A Kenyan house helper who was accused of killing a child who was suffering from cerebral palsy has been sentenced to three years in prison.
Jackline Milka Murunga was accused of killing one the children she was assigned to be looking after in May 2013 at Capitol Hill State in Nairobi, Kenya.
Reports claim the accused was working at the home of Miriam Njeri Ndung’u as a care giver to two children including the deceased.
On the fateful day, at around 11.00 a.m, Miriam’s mother found the accused outside the homestead at a construction site of a pit latrine, according to NairobiNews.
She quarreled the accused for leaving the deceased alone in the house and they both went to check on him together. They found the deceased seated on a sofa but was crying.
Miriam’s mother had contacted her on phone and asked her to pass by her place after work which she did.
When Miriam got to her house at around 7.30 pm, she found her elder child playing outside which was unusual.
The deceased was in the house laying on the bed as if sleeping but had died and the house help could not be reached on her phone.
She contacted her parents and reported the matter to a police station. When the accused was arrested the next day, she denied killing the minor.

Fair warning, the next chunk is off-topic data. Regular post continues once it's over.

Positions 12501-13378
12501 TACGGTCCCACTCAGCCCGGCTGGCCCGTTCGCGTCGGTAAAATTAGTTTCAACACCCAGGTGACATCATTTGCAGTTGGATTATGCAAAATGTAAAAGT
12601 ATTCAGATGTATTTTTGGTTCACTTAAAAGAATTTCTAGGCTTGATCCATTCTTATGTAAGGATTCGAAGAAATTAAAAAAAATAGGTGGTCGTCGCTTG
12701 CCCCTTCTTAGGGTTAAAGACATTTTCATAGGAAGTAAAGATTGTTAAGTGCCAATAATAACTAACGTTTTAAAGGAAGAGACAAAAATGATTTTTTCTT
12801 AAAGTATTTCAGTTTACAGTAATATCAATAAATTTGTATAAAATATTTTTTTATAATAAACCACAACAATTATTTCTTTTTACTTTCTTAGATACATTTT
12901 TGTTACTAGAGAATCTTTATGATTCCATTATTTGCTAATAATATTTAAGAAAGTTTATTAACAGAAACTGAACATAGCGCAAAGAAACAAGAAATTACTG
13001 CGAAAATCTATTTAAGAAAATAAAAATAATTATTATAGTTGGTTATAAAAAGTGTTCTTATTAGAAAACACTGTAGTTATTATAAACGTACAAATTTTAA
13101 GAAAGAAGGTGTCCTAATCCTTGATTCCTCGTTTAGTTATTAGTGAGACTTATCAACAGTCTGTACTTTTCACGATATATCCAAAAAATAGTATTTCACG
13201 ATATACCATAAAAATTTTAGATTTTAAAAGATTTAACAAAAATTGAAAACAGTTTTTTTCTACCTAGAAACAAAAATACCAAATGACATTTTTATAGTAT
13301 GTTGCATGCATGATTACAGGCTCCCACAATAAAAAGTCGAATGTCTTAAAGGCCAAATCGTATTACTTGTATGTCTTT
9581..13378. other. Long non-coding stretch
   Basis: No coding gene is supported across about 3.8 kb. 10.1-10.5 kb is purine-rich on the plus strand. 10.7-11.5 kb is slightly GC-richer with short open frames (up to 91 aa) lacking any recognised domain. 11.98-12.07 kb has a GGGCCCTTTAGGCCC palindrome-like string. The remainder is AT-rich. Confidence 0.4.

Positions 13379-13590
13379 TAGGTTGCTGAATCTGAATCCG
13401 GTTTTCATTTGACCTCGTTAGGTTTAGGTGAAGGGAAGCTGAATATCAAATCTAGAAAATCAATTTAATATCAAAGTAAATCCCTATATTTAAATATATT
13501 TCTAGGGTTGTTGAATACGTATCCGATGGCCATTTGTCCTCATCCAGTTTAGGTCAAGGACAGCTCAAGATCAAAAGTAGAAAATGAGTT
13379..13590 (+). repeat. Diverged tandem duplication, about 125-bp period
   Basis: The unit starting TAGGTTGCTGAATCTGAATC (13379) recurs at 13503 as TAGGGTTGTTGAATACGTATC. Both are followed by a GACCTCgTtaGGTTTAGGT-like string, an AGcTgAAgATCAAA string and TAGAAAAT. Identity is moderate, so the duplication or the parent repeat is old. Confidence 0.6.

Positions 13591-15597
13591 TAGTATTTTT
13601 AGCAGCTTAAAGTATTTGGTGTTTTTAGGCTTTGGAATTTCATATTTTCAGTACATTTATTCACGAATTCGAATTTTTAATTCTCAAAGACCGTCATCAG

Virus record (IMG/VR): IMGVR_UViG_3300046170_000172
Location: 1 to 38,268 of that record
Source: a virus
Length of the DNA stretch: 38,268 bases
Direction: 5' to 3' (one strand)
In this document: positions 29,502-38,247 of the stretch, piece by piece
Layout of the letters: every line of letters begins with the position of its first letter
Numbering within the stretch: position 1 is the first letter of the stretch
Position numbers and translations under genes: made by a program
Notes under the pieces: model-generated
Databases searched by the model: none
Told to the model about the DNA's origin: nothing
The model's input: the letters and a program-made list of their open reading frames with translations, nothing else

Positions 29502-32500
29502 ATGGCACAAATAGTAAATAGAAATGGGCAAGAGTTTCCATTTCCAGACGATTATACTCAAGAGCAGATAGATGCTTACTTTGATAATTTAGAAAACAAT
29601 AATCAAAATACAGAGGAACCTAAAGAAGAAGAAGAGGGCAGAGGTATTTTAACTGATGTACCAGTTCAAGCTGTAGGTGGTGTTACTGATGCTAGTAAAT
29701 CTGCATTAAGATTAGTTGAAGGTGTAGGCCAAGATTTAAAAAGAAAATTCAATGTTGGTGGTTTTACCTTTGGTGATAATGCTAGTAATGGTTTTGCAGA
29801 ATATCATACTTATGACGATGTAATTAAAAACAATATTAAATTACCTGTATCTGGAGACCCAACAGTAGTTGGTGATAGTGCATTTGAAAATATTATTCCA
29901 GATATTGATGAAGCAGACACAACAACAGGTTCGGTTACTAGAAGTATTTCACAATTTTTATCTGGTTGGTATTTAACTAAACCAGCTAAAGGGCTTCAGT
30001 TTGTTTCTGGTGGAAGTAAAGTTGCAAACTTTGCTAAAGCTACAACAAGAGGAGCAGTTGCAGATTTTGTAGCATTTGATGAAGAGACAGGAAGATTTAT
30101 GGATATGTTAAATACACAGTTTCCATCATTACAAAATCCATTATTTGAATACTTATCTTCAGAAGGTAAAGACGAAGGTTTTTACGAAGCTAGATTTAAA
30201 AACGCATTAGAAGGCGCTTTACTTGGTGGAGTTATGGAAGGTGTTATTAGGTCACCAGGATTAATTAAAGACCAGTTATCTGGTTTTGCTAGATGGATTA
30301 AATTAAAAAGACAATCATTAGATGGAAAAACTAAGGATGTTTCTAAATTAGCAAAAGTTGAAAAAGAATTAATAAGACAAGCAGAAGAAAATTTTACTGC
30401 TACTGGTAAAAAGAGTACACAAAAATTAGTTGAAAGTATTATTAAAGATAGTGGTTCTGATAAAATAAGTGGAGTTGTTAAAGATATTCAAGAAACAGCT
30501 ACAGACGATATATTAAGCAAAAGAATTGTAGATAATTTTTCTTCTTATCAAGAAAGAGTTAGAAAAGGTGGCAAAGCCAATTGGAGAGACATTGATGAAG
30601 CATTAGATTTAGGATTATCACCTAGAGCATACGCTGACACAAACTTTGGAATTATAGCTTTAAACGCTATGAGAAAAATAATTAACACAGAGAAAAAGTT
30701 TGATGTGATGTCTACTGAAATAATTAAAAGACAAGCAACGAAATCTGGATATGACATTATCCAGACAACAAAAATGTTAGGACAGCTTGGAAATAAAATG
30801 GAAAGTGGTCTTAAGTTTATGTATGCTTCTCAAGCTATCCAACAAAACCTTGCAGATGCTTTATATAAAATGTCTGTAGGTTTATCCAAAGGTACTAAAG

The accused claimed that she had left the house of her employer to seek help in connection with her phone from a man who was at the construction site nearby.
Appearing lawyer representing the accused said she had taken care of the deceased for a long time and that despite the deceased’s physical and medical challenges, she had no reason to kill him.
Court was also told that since she was chased away by Miriam’s mother she was not the last person in the house hence would not have been the alleged murderer.
Prosecution presented a knife as evidence but the pathologist report showed the deceased died due to head injuries from a blunt force.
When passing the judgment High Court judge Stella Mutuku said since there was no malice aforethought, she sentenced her with the offense of manslaughter and not murder.
“Given what had happened that morning and given that the accused had lived and taken care of the deceased for about nine months, although not without some negligence of leaving the deceased unattended, it is my view that her actions of that day were not pre-meditated,” ruled Justice Mutuku.